Marcelle: You mentioned workshops for tourists. How does that work?

Marcia: “It is by reservation only and it lasts an hour. You make a choice between 20 simple shapes. I work with the person to cut and polish the piece. I love to share my knowledge I have gained and jewellery making with people. Besides living the experience, they leave with a piece of jewellery they helped to create. ”

Marcelle: We mentioned it earlier, your work is sold in Canada and the United States.

Marcia: “Yes, we sell the majority of our jewellery in boutiques for tourists in Atlantic Canada and Florida. We also have stores elsewhere like in Fort McMurray, Alberta and in Savannah, Tennessee. There is a waiting list of boutiques who want to do business with us. As the work is done by hand, production is limited and we do not want to reduce the quality to increase the quantity. For five years now I have an apprentice, Kim Reeder, who can make the more simple pieces. This summer, we had a student who managed the boutique.”

Wildabout Wampum, is the result of a collaboration between two people. Marcia has always been able to count on her husband’s contribution as he takes cares of the administrative side of things which allows Marcia to concentrate on her art. Dave and Marcia have every reason to be proud of what they have accomplished. Marcia has received many prizes for her creations. Several interviews were presented on the radio and television. Several articles were published in reputable magazines such as the “Lapidary Journal Magazine” in the U.S. and the “Amazing Canadian Fashion Magazine” in Toronto. Recently, in a London journal, Wildabout Wampum appeared in a promotional ad for the New Brunswick tourism bureau, among the 7 reasons to visit the province.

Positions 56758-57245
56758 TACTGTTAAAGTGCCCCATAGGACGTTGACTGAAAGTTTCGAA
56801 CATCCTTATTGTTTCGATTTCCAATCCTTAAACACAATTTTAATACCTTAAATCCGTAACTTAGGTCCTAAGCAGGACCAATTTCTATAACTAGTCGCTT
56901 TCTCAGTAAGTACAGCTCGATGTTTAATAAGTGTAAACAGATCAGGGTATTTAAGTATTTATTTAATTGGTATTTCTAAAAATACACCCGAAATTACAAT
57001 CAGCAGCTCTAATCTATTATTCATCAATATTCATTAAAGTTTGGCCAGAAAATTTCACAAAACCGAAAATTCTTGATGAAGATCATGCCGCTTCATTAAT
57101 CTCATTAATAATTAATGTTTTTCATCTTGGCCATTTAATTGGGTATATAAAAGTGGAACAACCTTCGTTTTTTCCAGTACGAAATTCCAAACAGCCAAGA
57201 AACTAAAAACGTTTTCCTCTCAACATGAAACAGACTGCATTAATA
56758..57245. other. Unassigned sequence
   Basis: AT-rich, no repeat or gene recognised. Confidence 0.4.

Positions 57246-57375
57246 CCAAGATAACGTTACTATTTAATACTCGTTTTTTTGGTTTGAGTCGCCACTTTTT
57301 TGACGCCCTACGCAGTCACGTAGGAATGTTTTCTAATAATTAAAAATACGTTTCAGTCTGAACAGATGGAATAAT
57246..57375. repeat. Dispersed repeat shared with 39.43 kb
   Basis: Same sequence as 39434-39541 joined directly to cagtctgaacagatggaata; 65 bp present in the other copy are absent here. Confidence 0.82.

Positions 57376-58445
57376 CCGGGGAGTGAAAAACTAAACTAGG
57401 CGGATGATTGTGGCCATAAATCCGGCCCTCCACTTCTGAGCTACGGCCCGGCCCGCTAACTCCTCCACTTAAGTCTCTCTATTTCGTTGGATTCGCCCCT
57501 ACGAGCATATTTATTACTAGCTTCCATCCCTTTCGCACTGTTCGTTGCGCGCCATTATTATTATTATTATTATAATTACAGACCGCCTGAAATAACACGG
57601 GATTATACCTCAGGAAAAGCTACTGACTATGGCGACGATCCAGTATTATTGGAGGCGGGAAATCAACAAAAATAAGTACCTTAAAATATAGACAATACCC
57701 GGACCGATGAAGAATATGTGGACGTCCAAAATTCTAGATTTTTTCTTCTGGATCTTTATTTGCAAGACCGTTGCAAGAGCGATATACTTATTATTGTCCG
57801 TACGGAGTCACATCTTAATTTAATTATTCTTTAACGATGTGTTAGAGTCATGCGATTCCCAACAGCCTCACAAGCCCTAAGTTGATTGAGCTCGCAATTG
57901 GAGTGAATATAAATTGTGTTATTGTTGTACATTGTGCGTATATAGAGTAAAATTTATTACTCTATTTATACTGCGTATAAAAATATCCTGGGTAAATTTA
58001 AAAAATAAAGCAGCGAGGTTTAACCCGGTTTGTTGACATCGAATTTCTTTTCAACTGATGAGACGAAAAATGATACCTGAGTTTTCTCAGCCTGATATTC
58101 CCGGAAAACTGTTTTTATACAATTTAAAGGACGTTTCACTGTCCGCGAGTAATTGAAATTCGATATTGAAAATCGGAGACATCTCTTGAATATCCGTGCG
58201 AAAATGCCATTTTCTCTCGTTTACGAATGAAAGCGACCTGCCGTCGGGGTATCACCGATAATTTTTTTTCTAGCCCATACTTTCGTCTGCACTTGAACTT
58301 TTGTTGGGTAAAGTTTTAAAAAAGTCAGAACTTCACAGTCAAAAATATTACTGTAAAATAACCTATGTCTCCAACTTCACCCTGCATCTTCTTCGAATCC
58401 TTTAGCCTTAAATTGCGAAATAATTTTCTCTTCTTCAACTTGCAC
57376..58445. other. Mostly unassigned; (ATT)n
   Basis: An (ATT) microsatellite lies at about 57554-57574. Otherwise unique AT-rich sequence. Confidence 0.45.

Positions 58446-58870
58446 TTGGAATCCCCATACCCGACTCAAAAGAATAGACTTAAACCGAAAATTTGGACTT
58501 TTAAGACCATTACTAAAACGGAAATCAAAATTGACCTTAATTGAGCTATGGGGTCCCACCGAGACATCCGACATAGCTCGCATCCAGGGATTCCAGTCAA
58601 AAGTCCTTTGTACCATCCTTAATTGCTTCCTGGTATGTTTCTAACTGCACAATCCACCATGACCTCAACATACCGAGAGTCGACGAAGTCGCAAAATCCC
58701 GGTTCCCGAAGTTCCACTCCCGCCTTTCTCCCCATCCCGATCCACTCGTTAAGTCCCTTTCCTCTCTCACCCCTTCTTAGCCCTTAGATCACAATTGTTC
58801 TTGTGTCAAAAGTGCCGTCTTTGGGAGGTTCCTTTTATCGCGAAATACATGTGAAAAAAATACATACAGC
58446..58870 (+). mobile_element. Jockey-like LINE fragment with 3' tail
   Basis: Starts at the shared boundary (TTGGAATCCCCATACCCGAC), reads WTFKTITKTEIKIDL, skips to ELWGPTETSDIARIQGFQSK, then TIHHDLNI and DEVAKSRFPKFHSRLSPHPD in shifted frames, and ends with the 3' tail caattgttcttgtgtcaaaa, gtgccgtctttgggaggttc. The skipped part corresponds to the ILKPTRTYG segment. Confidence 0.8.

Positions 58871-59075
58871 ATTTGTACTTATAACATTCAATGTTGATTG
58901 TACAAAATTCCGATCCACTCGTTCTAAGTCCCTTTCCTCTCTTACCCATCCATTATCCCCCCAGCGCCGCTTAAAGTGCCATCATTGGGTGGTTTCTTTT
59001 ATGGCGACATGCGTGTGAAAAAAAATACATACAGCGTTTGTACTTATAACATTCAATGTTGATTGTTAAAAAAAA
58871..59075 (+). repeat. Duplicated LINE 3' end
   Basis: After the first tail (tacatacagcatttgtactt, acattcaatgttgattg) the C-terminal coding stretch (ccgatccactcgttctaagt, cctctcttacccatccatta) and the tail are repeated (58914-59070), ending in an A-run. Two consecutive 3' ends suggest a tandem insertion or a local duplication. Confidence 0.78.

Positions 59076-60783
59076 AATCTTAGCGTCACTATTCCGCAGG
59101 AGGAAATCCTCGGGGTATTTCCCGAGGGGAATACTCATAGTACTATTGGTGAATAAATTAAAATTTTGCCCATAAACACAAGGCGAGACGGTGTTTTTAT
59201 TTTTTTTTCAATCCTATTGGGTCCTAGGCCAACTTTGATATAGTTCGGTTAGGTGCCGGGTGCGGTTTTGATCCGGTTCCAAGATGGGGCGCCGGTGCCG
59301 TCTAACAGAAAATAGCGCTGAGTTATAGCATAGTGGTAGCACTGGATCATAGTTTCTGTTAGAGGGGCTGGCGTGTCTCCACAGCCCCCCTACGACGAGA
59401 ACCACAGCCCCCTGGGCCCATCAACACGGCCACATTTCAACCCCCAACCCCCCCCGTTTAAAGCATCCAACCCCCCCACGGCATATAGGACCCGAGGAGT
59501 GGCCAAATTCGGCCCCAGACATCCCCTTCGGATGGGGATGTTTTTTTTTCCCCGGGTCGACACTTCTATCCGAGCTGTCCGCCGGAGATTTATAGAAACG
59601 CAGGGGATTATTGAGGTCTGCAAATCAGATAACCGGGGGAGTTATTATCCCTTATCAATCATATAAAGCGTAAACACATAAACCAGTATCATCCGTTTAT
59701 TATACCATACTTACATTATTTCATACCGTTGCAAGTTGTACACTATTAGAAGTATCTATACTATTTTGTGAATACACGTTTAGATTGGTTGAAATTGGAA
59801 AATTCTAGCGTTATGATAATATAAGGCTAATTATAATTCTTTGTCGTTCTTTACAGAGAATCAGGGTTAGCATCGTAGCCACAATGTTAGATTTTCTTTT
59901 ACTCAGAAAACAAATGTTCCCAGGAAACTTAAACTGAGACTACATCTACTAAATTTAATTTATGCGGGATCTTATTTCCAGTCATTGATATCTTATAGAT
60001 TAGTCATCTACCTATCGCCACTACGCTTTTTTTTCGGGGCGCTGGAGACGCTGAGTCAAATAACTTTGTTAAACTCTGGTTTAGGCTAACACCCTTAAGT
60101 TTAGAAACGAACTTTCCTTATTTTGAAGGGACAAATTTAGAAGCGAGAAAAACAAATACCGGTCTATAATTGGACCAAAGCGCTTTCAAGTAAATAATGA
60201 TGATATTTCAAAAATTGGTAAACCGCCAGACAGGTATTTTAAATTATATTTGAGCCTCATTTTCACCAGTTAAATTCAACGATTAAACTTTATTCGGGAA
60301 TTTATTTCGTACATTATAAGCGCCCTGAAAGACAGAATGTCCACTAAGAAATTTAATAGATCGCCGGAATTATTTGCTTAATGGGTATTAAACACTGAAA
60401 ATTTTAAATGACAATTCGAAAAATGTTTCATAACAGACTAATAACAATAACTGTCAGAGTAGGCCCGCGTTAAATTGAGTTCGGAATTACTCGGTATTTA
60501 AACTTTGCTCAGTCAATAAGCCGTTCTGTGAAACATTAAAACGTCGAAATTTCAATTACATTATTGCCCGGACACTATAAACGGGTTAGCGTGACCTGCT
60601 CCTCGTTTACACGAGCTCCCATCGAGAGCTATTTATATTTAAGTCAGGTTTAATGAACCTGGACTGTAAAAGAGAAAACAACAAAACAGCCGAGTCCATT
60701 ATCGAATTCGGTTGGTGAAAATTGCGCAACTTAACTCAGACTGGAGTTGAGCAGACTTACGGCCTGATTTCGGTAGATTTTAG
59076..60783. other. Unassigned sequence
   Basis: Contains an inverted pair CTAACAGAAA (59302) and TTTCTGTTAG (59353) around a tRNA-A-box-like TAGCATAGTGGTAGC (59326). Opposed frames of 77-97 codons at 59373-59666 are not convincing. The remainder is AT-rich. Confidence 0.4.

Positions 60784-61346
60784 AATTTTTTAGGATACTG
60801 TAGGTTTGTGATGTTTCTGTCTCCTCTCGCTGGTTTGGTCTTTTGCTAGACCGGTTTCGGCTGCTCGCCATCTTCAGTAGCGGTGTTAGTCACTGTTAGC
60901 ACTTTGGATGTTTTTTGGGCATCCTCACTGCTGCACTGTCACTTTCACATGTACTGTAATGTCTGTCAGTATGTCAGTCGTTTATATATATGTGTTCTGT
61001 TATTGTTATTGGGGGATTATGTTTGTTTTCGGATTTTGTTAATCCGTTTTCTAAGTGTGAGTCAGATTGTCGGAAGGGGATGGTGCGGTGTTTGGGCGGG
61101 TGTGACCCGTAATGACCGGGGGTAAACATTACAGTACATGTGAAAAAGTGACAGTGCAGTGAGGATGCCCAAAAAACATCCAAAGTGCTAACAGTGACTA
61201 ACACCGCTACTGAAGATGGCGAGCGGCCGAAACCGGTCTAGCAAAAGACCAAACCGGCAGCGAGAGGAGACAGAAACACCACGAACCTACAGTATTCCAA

Marcelle: How do you see the future of Wildabout Wampum?

Marcia: “We will continue of course, but later on I would like to teach the trade to someone so I can share my love and my passion so as to make sure that it continues. I would like to work with other artists. For the moment, it is inspiration that gets me out of bed in the morning and I am very happy.”

Thank you Marcia for this inspiring and passionate meeting. Congratulations to you both!

You can see a bit of Marcia’s work on the website or visit her boutique located at 4879, Route 134 à Cocagne.

Photo by Daniel St-Louis